- The schools where two young pupils died in pit toilets had proper sanitation installed.
- The DA said that it would go to court to force the Department of Basic Education to eradicate pit toilets at schools across the country.
- About 900 schools have been left without proper sanitation.
Basic Education Minister Angie Motshekga has revealed that both the Eastern Cape schools where Langalam Viki and Lumka Mketwa died had new and proper sanitation installed. However, the pit toilets where the pupils drowned had not been destroyed.
Three-year-old Langalam drowned in a pit toilet at Glen Grey Primary School earlier this month, while the body of 5-year-old Lumka was found lying in a pit toilet at Luna Primary School in 2018.
Speaking on Sunday morning during a media briefing, Motshekga said that when tragedies like these occurred, the government must accelerate providing infrastructure, especially in areas where it was needed, to ensure pupils were safe in schools.
She added that maybe the question was why those toilets were not demolished.
"But the fact of the matter is that there were new toilets at the school where Lumka died," the minister said, and added that this was also the case for Langalam.
"The fact of the matter is we have provided new South African national standard approved infrastructure and we have been explaining this. This means that the school had new toilets. She was not found in the pit latrine, she was found behind [the pit toilet]."
The department said it did not want to absolve the government from responsibility, because it owed justice to Langalam, Lumka and the nation.
Last week, the Democratic Alliance said it would go to court to force the Department of Basic Education to eradicate pit toilets at schools across the country.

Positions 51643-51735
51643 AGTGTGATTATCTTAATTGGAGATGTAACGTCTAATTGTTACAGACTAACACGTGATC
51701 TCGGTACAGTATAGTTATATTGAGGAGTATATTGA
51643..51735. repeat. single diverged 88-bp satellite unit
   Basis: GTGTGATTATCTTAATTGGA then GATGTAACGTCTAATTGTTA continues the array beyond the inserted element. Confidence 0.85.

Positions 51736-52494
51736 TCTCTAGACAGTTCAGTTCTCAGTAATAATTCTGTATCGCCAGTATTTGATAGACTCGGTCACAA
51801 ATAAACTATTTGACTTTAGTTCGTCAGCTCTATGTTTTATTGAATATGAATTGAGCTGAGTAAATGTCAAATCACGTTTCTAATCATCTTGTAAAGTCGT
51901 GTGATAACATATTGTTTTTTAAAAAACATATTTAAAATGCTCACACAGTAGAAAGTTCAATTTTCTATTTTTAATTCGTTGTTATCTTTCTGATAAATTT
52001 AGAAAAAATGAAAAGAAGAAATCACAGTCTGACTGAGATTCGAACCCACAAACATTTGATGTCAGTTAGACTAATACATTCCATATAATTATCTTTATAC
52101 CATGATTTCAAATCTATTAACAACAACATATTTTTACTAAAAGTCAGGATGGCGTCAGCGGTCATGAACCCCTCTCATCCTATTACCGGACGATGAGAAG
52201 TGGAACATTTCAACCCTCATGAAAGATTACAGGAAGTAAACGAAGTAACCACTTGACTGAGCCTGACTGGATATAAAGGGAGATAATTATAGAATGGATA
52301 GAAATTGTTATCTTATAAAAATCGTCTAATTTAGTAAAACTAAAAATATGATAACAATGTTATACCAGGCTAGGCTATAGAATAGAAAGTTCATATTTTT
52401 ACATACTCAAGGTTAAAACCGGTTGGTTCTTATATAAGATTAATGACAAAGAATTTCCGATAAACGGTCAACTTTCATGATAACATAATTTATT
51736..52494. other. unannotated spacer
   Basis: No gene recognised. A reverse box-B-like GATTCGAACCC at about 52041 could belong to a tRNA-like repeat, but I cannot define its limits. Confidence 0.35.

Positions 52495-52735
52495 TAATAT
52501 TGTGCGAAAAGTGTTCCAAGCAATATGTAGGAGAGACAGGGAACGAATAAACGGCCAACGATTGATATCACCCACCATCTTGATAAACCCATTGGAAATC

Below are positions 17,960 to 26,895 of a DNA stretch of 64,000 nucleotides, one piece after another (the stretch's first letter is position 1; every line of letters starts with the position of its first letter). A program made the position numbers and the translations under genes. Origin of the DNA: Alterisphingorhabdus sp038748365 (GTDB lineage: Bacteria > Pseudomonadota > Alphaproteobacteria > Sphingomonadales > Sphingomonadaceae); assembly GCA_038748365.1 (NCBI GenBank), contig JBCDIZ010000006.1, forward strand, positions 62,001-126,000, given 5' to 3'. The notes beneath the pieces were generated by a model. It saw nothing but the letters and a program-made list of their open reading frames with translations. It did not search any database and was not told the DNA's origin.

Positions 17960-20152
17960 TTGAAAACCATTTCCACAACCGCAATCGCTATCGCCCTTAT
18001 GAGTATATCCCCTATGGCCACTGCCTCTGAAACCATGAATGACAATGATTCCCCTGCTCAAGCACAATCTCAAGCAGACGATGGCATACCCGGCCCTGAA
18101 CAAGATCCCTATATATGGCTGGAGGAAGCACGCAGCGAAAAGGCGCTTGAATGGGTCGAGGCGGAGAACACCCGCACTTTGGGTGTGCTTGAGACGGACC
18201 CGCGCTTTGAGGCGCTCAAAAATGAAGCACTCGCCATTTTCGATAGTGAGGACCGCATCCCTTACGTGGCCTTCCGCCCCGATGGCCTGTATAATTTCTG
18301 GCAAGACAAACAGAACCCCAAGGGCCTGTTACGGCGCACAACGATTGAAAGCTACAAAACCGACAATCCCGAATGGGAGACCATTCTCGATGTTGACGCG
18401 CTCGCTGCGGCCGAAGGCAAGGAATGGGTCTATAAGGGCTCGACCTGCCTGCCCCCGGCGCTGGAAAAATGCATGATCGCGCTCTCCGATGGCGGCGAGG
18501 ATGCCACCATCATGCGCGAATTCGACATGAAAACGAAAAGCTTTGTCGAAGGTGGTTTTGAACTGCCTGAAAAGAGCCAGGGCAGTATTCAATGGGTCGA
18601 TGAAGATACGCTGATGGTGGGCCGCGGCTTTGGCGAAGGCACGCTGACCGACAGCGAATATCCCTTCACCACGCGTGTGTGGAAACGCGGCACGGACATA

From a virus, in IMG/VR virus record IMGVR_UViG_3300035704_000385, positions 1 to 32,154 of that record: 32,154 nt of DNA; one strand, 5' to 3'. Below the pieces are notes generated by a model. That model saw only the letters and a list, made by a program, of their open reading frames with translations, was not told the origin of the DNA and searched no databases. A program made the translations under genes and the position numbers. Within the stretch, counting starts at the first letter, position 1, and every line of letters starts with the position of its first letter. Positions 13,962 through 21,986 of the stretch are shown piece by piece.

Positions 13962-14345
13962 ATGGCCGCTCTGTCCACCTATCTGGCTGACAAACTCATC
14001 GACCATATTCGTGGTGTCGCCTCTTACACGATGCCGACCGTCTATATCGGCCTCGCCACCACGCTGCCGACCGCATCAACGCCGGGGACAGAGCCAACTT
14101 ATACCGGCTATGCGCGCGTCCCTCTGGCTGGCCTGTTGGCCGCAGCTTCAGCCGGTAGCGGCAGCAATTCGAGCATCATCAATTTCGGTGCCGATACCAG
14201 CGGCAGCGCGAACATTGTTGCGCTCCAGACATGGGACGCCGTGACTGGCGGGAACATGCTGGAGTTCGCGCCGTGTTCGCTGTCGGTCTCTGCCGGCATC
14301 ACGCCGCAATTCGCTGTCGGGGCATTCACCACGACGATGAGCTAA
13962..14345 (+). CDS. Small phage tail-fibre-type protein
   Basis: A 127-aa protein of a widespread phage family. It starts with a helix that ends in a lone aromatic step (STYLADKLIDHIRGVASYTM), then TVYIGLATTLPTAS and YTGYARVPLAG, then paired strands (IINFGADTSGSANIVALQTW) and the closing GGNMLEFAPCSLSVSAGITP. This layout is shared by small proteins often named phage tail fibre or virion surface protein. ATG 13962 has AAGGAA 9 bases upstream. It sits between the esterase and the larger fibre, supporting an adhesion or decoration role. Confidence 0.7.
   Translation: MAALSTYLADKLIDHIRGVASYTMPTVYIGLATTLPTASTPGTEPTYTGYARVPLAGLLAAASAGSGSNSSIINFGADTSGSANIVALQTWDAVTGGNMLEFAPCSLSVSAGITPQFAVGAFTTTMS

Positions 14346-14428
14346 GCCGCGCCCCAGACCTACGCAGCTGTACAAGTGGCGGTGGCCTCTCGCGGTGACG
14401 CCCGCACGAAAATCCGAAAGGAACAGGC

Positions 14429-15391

Addressing developments that the department had achieved, Motshekga said it had launched a safe programme, to educate children about sanitation.
READ | DA to launch court action to force basic education dept to eradicate 'deadly' pit toilets in SA
"When we started with the safe programme, we had identified 3 398 schools, which are schools that were identified by provinces because infrastructure is a provincial competency. But, [the] national [department] felt that it should intervene to assist the provinces."
The department said it had provided 2 478 schools with infrastructure to date, leaving close to 900 schools without proper sanitation.
"We want to say to the nation, we may not be good enough, but a lot has been done and continues to be done on a daily basis," added Motshekga.
Demichelle Petherbridge, senior attorney at Section27, which has been advocating for the eradication of pit toilets, said that in Limpopo alone there were hundreds of schools with pit toilets that were not in use, but had not been destroyed.
Petherbridge acknowledged that the government had been taking steps to provide proper toilets to schools, but warned there were dangers when pit toilets were not destroyed, and called on the department to address this.
South African Democratic Teachers' Union (Sadtu) spokesperson, Nomusa Cembi told News24 that the Department of Public Works should have destroyed the pit toilets as soon as the new toilets were installed.